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Induction Therapy for an Older Patient With IDH1-Mutant AML

In this video, Drs. Richard Stone, Courtney DiNardo, and Eunice Wang discuss the management of newly diagnosed older patients with acute myeloid leukemia (AML). The case is a 75-year-old woman with no past medical history who presents with fever and bone pain. She is diagnosed with AML, and next-generation sequencing reveals a mutation in IDH1, among others. The faculty discuss the potential choices for induction therapy in older patients such as this, debating the merits of intensive chemotherapy vs lower-intensity options such as azacitidine/venetoclax and azacitidine/ivosidenib.


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Transcript

Disclaimer: This video transcript has not been proofread or edited and may contain errors.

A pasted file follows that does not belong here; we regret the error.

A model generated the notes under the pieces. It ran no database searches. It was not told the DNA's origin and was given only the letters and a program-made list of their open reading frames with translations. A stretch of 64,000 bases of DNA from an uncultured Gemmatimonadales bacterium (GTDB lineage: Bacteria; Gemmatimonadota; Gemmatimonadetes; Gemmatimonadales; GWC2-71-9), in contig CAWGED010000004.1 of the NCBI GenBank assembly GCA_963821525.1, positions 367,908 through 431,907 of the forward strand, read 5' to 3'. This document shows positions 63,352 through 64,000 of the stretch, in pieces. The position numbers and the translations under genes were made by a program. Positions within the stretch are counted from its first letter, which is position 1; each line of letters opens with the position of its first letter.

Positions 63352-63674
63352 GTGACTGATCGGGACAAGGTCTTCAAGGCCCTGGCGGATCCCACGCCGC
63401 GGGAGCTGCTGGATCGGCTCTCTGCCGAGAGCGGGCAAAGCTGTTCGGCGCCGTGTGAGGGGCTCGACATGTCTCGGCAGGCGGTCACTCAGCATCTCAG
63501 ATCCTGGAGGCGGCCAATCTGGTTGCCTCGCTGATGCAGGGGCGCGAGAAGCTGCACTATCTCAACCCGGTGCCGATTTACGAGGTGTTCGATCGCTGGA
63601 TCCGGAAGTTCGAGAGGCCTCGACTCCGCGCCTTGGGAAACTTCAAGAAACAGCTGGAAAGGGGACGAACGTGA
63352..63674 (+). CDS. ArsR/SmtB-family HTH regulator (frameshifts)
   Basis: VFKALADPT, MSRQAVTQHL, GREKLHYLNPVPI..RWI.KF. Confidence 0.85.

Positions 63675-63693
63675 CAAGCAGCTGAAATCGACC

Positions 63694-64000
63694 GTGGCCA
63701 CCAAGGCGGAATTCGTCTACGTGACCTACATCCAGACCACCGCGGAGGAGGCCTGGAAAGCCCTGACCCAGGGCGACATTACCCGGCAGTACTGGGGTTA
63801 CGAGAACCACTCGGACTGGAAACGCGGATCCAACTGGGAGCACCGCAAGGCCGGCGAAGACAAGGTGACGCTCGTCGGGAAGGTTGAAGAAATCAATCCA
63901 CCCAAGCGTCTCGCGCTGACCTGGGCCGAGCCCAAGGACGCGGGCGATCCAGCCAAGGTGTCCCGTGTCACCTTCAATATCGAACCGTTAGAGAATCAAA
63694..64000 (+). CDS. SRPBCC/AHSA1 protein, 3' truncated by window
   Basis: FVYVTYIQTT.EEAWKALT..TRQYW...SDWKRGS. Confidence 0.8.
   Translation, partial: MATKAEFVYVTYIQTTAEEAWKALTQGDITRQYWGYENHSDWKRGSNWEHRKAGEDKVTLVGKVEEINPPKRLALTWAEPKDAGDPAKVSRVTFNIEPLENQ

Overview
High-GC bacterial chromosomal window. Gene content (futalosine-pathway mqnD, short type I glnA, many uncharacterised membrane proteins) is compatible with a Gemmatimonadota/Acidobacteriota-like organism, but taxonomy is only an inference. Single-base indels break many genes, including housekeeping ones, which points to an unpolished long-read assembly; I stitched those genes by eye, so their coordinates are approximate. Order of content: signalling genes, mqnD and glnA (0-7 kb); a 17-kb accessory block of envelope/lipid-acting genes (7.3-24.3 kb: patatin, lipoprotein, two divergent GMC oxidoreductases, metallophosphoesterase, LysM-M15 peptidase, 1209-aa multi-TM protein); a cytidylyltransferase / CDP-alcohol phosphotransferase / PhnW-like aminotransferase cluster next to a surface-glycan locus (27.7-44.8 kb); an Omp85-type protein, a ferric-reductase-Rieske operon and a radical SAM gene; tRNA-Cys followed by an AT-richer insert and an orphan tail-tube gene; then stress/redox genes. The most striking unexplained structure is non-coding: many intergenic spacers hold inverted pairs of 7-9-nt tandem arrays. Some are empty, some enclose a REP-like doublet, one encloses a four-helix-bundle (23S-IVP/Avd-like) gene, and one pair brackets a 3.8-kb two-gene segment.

Dr. Stone: Welcome to The ASCO Post Roundtable Series on Updates in Acute Myeloid Leukemia. I'm Dr. Richard Stone, chief of staff and director of translational research in the Leukemia Division here at Dana-Farber Cancer Institute in Boston, Massachusetts. Joining me today are two of my colleagues. First, Dr. DiNardo? Dr. DiNardo: Hi, Courtney DiNardo in the Leukemia Department here at MD Anderson in Houston, Texas. Dr. Stone: And Dr. Wang? Dr. Wang: Eunice Wang. I'm on the Leukemia Service here at Roswell Park Comprehensive Cancer Center in Buffalo, New York. Dr. Stone: Thank you. Today we'll be discussing new updates in AML, including recent data presented at the 2021 American Society of Hematology Annual Meeting, and we'll be integrating these new developments into four patient case studies. Our second installment will focus on an older patient presenting with bone pain. So this is a 75-year-old female with bone pain, really quite robust and healthy. But for the past three months, she's had low-grade fevers and two weeks of severe back and neck pain. On presentation, her white count is 11,000 with 32% blasts, hematocrit 23%, and platelet count 90,000. Peripheral blood flow shows that these blasts are myelomonocytic in lineage, and there's also a background of trilineage dysplasia. Cytogenetics show an extra copy of chromosome 8, and NGS panel testing reveals mutations in DNMT3A, ZRSR2, KRAS, EZH2, and IDH1, with the latter having a variant allele frequency of 22%. So we have a lady who was well and is now not well and needs some therapy. Choice one, or A, is 3+7 using daunorubicin 60 mg per day and cytarabine for 7 days. Choice B is CPX-351. Choice C is azacitidine with venetoclax. Choice D is azacitidine with ivosidenib, and choice E is CPX-351 with venetoclax. So we have many options here, and we have to make a decision. So I'll start with Dr. Wang. What would you do in this case? Dr. Wang: So in this situation, I understand that this is a very healthy 75 year old. She is presumably has good performance status prior to her development of her symptoms related to her acute leukemia. But when push comes to shove, she is 75 years old, and per the Ferrara criteria and other criteria, 75 years old is considered, in general, an age cutoff for whom we would not necessarily think about giving intensive chemotherapy. We now also know that her disease expresses an IDH1, as well as other secondary mutations, which provides a potential targetable therapy for her cancer. So in this situation, though one could argue that she should be eligible for intensive chemotherapy, specifically with CPX-351 for what looks like in AML MRC, I would really favor one of the lower-intensity regimens. And the options would really be between venetoclax/azacitidine, which we're all familiar with as the new standard of care, or azacitidine and ivosidenib, which has recently been presented to have a significant survival advantage over azacitidine alone. So in my mind, after discussion with the patient, I would really favor one of the lower intensity options. I would be curious, however, in the absence of a randomized trial, what everyone else would be thinking. I think if the patient was potentially 60, 65, or younger and eligible for an allogeneic stem cell transplantation, I do think at that point CPX-351 would be a valid option. At our center, we do not perform allo transplants routinely in individuals greater than 75. Dr. Stone: Excellent. So I think the age of allo transplants varies from center to center. She is 75, which depends, I guess, when her birthday is as to whether she'll be in remission by the time she could have a transplant, that's obviously so much facetious. So Dr. DiNardo, Dr. Wang said that she likes azacitidine and ivosidenib here. You have really great data with azacitidine and venetoclax that you published in The New England Journal of Medicine in the context of the VIALE-A trial, and those people that had an IDH mutation did quite well with that combination. So would you consider that as your primary therapy with this patient? Dr. DiNardo: I would certainly consider it. And I will say that I think for the majority of patients who are in their 70s, despite how fit or unfit they are, I really am more and more leaning towards HMA/ven, azacitidine and venetoclax, over intensive chemotherapy. And the things that make me a little bit just thinking out loud as I'm thinking through this case, the things that make me a little bit nervous about aza/ven are the myelomonocytic nature of this case and the KRAS mutation that was identified. So, depending on the study you look at, some say monocytic diseases are more resistant. Others, like the one we did here at MD Anderson, it was really the RAS pathway mutations that correlate with monocytic disease that are associated with resistance, secondary resistance, primarily. So that's in the back of my mind, although I don't think that's why you should or should not choose an aza/ven regimen. As you mentioned, I think the most important part of this case is the IDH1 mutation. And you're right that we see two-thirds of patients with IDH1 mutations responding to aza/ven. The median survival is 18 to 20 months or so. I want to raise a point though, I think there is a difference for whatever reason between IDH1- and IDH2-mutated patients. So when you really dig into the data of the VIALE-A and the combination that they've done with the earlier phase I/II HMA/ven studies, the IDH2-mutated patients do particularly well. You're seeing remissions above 80% and you're seeing survival above 2 years, and the IDH1s fall a little bit below that. And then in the meantime, we have this new AGILE data, which is aza/ivo, where you're seeing kind of remission rates and survival, which are along the lines of what you see with the VIALE-A, without that degree of cytopenias and cytopenia-related neutropenic infections. And so I do think the aza/ivo combination is definitely a consideration here, and one that I would potentially choose in a patient like this who had an IDH1 mutation over aza/ven. Although the majority of the time, I'm choosing aza/ven. Dr. Stone: Sure, if you want to compare median overall survivals, the AGILE data is 24 months... Dr. DiNardo: 24 months. Dr. Stone: And I think it's a little bit less with VIALE-A and the IDH1, but not that much. Dr. DiNardo: Yeah. But the numbers are small and it's so hard to cross-compare studies. So in my mind, they're about equivalent. And so the question then is the tolerability. Dr. Stone: Yeah. When clearly I think aza/ivo is, as you pointed out, more tolerable than aza/ven. But I just want to go back to CPX-351 for a second, because she does have myelomonocytic disease, which might be less amenable at least to aza/ven. And if she's going to get something very myelosuppressive, because she's robust, she has that KRAS mutation, which is a tough one and might be at least initially chemo responsive. So what do you think of the CPX-351 versus 3+7 trial that was published a number of years ago and updated recently by Dr. Lancet where the outcome for that regimen was pretty good. And it seemed like if you were going to get a transplant in first remission, and maybe this patient would because she's just at the upper limit of age that one would consider it, why not use a regimen with a proven track record? Eunice? Dr. Wang: So I think if you were to give this patient the best option for cure, the only option for cure, you would pursue an allogenic stem cell transplantation. And the data supports with the 5-year overall survival that you can get 20%, 30% of these patients long-term survival with the combination of CPX-351 followed by allogenic stem cell transplantation. And that data was really, although the numbers are small, really transformative because this is a patient population with therapy or your secondary related AML that in the past, we would've given them like a 0% chance. In fact, if you look at the control arm 7+3, like there's hardly anybody alive at that same time point. So to get that percentage, and I think it was two-thirds of patients going through that process did get long-term survival is really an accomplishment that can't be minimized, you know, 5-year survival or more. The question is which to use. There were some retrospective studies presented in fact, three different abstracts presented at ASH 2021 where investigators both in the academic and community settings tried to evaluate who should get CPX and who should get ven/aza and who would do better. Now, all three retrospective abstracts were flawed by sort of investigators or physician bias. And that all the patients that were older and had de novo disease received overwhelmingly received venetoclax/HMA, and those that were you younger with known secondary disease received CPX. However, all of the studies really showed the same thing that for patients 60 and above, CPX and ven/aza resulted in almost identical – it was actually pretty remarkable how overlapping the survival curves were despite the different patient populations. What did seem to pan out was the ability to perform allogeneic stem cell transplantation really made the difference in terms of long-term survival. And that brings up the question, which is now being investigated, so if this patient needs allogeneic stem cell transplantation, can't they get venetoclax/HMA, or even maybe ivosidenib/azacitidine and achieve a good enough response and successfully undergo allo transplant in that setting. And so that is data that we don't have, but there is a very limited single-center publication that was recently put out there dominating very high successful allogeneic stem cell transplantation rates after ven/azacitidine based regimen. So I don't know that we know which is the best route to go. I would argue that whatever route gets the patient successfully to an allo transplant would be worth pursuing. Dr. Stone: Right. So I think you both made some great points. I would just say that even though HMA/ven in the original trials, you weren't supposed to be a candidate for standard chemotherapy, let alone an allogenic stem cell transplant, we know that things change over time and when people are in remission, they become a candidate for allogeneic stem cell transplant. So I think that's a definitely a moving target. And I think most of us would agree that it doesn't really matter how you get to stem cell transplant. If you get to a minimal residual disease state with either HMA/ven or more standard chemotherapy or late CPX, it doesn't really matter. So to finish this case, I'd say the key clinical takeaways are that HMA/ven is the standard therapy for older adults with AML. We don't know if HMA/ven or CPX-351 or equivalent in patients who are candidates for either. Dr. Wang just pointed out the retrospective studies that obviously didn't answer the question, not that we expected them to. And in the beginning of our discussion, we both noted that HMA/ven and aza/ivo were both more effective than HMA alone, and there are separate trials that compared that IDH inhibition plus azacitidine may be more tolerable than azacitidine plus venetoclax, but they have not been directly compared. So that concludes case 2. Again, please view the other segments for further discussion about the latest data in AML or visit ascopost.com. Thank you.